9. What are dreams? Dreams are a type of brain activity occurring during or near sleep. The most vivid seem to happen during a sleep stage called REM (rapid eye movement). Emotional, visual and other sensory areas are very active during dreams, and many researchers think that they might be a kind of “offline” filing, sorting and consolidation time for the brain. 10. Could you build an artificial human brain? No – at least not yet. There has been some success at mixing electronics with real cells. Some experiments have got real-looking signals to come in and go out of artificial brains, and even to result in learning. Devices similar to pacemakers can substitute for simple functions or control epilepsy, and prosthetic sensory systems can give some sensation back. But the fundamental complexity of the human brain is so great that no electronic system could currently come close. 11. What is consciousness? This is the biggest mystery in the study of the human brain. Consciousness is the opposite of the subconscious. It is a state of wakefulness and awareness, but also more, in that it also includes our sense of self, a feeling of embodiment and of having a sense of a personal history - a "stream of consciousness". Wondering why people have a clear sense of themselves has long been the realm of philosophers,. But more recently, brain researchers have sought to identify regions of the brain that correspond to consciousness. However, even if they can identify the regions, or types of brain activity, that differ between conscious and subconscious states, the problem of why pulses of chemical and electrical signals can feel like anything at all, remains.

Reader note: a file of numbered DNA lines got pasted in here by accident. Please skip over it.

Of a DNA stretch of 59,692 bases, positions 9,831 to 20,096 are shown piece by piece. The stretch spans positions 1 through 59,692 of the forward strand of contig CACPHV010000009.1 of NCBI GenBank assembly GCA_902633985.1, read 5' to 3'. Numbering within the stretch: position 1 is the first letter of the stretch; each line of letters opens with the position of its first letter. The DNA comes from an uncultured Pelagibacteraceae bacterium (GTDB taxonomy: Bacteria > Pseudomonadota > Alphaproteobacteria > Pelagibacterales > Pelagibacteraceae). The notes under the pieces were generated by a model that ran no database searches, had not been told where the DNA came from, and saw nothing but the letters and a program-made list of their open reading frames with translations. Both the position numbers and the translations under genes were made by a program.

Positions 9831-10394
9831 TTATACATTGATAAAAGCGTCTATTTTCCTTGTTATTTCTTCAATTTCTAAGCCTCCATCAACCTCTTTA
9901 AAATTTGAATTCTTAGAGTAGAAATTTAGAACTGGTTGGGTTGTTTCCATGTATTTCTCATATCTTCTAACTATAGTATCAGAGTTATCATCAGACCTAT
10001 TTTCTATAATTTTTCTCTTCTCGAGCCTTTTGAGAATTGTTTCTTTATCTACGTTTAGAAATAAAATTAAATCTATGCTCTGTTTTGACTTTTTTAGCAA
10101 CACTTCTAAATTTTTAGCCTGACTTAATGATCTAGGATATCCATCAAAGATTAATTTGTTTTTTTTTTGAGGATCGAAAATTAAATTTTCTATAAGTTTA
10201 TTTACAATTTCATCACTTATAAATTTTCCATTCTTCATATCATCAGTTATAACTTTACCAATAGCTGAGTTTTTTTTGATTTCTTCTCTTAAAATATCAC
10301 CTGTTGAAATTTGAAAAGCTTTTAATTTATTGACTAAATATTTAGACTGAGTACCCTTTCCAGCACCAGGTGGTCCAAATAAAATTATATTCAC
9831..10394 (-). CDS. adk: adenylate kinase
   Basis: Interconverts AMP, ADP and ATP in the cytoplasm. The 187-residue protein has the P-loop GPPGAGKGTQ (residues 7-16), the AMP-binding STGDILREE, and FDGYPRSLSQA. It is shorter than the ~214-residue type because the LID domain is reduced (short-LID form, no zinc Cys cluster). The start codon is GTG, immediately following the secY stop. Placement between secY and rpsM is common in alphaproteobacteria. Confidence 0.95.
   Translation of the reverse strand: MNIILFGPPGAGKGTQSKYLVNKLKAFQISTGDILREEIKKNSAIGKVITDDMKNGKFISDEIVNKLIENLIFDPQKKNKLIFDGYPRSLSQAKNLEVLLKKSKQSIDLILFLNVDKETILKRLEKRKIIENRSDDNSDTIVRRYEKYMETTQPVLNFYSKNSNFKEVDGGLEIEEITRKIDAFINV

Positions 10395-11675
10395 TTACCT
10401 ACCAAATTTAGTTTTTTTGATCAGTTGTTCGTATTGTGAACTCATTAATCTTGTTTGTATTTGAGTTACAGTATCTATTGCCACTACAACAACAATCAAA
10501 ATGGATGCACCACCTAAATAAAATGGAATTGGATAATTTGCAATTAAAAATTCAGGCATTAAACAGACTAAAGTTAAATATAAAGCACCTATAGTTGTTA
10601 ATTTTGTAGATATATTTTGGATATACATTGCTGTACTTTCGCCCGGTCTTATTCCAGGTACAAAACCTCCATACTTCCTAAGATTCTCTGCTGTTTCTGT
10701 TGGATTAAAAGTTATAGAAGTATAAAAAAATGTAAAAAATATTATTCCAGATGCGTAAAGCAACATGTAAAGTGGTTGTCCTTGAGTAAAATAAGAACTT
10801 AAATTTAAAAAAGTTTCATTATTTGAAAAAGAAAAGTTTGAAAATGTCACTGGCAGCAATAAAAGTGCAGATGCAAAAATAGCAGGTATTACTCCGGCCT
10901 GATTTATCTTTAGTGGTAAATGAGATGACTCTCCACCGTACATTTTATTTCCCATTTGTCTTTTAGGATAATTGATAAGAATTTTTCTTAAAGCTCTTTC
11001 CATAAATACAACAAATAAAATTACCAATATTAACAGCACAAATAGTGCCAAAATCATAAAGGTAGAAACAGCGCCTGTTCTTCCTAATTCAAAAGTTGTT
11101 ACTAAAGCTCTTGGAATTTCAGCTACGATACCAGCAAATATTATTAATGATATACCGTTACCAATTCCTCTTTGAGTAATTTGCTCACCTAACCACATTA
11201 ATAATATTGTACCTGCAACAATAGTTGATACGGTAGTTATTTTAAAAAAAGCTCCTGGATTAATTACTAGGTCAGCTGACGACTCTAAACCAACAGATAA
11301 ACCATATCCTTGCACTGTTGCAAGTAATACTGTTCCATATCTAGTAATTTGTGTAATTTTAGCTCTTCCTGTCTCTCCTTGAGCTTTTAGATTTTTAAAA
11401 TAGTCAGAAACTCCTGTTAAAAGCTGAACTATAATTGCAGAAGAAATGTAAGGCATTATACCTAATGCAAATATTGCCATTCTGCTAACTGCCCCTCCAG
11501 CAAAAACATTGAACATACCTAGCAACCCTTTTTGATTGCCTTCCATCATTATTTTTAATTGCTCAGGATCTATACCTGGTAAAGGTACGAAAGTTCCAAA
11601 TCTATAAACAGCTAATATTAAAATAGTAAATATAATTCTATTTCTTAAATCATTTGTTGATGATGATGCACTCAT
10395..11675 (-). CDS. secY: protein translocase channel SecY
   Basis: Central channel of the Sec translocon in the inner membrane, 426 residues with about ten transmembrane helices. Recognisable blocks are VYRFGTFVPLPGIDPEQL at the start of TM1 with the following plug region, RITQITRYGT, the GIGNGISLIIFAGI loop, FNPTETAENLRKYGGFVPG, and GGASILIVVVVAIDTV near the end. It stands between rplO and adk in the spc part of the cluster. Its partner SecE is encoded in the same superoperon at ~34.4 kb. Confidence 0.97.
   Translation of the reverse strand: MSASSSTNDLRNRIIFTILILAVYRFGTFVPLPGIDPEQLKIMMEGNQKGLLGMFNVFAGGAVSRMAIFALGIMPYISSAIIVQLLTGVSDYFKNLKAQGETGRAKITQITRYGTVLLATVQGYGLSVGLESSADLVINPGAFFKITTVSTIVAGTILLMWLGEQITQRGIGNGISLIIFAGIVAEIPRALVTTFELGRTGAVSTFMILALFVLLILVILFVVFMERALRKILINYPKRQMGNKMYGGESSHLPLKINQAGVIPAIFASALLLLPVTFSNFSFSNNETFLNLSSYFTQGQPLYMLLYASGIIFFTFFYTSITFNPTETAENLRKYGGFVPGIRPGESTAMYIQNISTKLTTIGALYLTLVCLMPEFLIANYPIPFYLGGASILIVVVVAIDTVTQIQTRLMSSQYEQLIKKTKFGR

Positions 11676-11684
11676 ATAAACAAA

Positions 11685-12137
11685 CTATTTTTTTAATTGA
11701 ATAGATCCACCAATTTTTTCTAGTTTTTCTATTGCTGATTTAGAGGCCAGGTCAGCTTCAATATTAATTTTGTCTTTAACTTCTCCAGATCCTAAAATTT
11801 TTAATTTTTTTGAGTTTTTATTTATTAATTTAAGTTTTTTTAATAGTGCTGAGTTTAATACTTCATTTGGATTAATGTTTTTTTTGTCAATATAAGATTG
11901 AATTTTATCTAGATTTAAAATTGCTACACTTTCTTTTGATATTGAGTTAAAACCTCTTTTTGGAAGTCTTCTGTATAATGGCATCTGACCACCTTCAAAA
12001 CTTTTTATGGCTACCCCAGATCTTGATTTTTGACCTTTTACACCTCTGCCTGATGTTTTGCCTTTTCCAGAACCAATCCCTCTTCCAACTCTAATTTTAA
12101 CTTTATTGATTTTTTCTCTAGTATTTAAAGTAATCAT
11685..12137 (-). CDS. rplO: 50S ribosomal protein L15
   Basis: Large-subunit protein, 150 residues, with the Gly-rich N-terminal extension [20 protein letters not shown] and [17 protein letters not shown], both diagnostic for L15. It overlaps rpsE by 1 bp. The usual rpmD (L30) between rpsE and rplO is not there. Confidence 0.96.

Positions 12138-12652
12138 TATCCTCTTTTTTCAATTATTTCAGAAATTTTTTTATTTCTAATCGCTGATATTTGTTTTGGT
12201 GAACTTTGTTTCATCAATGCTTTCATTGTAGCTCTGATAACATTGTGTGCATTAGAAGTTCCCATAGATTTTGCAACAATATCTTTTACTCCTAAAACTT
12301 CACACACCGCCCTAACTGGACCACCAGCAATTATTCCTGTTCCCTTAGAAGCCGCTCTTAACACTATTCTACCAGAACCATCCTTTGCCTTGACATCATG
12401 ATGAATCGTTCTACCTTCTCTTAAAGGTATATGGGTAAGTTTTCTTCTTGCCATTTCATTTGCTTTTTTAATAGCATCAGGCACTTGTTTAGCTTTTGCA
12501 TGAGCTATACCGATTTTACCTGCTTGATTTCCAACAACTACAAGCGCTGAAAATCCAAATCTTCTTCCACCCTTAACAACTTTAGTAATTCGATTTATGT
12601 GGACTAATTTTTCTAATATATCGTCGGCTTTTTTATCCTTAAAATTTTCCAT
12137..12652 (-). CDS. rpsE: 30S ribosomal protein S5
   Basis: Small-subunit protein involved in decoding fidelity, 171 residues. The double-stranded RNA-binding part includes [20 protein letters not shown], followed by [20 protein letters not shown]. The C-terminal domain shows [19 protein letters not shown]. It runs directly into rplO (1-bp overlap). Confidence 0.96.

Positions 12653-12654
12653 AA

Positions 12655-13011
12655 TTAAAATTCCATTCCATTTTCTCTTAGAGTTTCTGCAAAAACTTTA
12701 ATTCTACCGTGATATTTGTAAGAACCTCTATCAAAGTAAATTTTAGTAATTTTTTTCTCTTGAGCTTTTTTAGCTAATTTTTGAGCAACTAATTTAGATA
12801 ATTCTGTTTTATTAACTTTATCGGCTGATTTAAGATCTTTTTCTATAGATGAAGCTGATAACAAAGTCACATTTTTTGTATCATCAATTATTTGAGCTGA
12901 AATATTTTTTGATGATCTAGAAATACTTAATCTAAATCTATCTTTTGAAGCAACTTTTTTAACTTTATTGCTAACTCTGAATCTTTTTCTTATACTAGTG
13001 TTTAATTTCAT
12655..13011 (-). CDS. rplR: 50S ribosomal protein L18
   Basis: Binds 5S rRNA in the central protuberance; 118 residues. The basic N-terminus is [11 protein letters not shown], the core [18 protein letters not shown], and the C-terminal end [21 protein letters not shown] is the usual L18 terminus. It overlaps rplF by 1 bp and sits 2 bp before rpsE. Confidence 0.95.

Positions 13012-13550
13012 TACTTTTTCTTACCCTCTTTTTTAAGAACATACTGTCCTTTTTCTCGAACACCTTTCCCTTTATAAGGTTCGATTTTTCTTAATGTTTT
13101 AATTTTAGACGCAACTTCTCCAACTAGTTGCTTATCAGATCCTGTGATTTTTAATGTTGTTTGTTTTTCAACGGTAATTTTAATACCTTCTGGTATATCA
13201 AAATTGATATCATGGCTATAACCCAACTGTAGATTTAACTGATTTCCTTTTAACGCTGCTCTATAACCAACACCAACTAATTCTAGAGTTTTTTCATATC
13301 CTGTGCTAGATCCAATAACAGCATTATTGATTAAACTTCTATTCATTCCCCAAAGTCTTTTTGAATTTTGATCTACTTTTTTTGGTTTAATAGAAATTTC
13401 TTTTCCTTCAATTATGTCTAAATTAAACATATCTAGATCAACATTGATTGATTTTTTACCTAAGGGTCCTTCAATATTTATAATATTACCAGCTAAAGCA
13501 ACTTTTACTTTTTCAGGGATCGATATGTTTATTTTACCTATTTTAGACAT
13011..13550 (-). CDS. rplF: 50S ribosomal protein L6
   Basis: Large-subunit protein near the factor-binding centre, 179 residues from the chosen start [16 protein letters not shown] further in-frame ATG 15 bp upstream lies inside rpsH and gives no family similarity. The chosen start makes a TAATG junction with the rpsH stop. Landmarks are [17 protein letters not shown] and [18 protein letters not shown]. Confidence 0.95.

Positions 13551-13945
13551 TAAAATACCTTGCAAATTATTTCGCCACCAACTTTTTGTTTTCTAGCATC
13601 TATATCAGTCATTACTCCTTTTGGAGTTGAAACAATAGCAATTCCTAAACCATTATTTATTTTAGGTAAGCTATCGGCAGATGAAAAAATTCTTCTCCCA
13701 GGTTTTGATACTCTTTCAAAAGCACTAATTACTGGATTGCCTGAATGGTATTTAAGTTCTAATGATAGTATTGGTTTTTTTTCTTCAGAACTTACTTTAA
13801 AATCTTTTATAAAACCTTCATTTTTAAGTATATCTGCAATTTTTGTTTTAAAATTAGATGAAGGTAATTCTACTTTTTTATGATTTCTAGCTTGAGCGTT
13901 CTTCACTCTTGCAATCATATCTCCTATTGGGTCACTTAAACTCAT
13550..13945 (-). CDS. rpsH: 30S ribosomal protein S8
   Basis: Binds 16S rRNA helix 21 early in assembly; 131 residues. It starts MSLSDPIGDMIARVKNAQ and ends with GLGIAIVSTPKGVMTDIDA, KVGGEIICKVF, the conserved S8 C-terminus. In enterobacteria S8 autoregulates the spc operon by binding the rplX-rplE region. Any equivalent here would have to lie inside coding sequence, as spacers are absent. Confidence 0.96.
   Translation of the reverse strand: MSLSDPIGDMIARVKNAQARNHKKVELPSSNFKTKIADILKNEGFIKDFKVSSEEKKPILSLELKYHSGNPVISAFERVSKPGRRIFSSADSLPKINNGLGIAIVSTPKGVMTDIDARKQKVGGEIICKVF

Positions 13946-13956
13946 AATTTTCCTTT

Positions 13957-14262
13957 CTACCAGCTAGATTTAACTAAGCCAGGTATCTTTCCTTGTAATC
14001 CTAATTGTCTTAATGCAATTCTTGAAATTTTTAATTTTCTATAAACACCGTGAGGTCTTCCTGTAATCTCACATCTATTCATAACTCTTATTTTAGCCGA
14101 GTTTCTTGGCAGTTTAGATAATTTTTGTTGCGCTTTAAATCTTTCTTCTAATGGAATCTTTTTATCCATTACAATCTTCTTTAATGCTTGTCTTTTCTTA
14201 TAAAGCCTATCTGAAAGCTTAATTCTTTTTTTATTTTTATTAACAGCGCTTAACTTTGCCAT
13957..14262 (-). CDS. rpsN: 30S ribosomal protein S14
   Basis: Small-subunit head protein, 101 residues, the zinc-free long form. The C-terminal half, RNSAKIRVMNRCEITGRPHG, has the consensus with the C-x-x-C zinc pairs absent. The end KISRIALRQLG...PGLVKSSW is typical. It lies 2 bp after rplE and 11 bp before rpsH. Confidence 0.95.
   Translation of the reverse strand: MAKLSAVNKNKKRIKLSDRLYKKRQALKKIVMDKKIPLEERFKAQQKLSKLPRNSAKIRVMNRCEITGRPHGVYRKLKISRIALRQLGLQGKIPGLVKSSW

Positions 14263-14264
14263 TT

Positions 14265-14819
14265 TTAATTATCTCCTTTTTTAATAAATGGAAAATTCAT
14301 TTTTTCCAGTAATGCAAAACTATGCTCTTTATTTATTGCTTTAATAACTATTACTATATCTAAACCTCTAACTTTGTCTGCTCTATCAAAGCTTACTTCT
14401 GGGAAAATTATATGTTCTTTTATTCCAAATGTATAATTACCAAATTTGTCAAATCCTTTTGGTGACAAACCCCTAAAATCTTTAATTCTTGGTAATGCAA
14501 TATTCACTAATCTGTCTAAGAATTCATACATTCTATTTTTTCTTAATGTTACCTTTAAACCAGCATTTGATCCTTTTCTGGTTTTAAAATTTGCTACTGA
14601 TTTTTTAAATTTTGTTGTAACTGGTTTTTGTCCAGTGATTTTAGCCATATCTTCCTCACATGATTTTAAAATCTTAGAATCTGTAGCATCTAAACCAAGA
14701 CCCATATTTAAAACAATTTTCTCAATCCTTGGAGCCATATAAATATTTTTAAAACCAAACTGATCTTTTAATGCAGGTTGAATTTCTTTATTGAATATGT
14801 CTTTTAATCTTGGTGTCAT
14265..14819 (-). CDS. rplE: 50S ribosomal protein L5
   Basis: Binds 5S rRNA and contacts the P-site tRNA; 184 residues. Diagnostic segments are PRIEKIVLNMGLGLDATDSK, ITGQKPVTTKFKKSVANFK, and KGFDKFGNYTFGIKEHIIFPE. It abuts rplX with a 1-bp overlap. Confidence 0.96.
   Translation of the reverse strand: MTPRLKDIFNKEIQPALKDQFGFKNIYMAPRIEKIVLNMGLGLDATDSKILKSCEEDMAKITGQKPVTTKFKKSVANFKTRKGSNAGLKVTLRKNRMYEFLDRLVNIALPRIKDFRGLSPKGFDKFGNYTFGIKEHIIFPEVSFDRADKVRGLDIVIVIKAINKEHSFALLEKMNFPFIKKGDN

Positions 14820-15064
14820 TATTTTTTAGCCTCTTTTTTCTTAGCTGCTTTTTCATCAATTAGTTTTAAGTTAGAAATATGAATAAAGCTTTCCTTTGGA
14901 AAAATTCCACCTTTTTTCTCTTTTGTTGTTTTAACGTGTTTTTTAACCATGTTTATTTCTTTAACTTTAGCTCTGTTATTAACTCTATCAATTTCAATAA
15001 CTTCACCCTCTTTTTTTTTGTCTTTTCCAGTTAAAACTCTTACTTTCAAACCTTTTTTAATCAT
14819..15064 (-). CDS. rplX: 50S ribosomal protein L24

WEBLINKS • • • • • • • •
The Human Brain, Franklin Institute, US Brain tutorial, Standford University, US Comparative mammalian brain collection, BrainMuseum.org Internal structure of the human brain, interactive study module, University of Alberta, Canada Dissections of the real brain, Virtual Hospital Navigable atlas of the human brain, Michigan State University, US Whole brain atlas, Harvard Medical School, US How your brain works, HowStuffWorks.com
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The Wisdom Paradox by Elkhonon Goldberg The 21st-Century Brain: Explaining, mending and manipulating the mind by Steven Rose Dreaming Reality: How dreaming keeps us sane, or can drive us mad by Joe Griffin and Ivan Tyrrell New Scientist's selection on consciousness The Physiology of Truth: Neuroscience and human knowledge by Jean-Pierre Changeux The Space Between Our Ears by Michael Morgan Mind Time: The temporal factor in consciousness by Benjamin Libet The Museum of the Mind by John Mack This Is Your Brain on Music, by Daniel J Levitin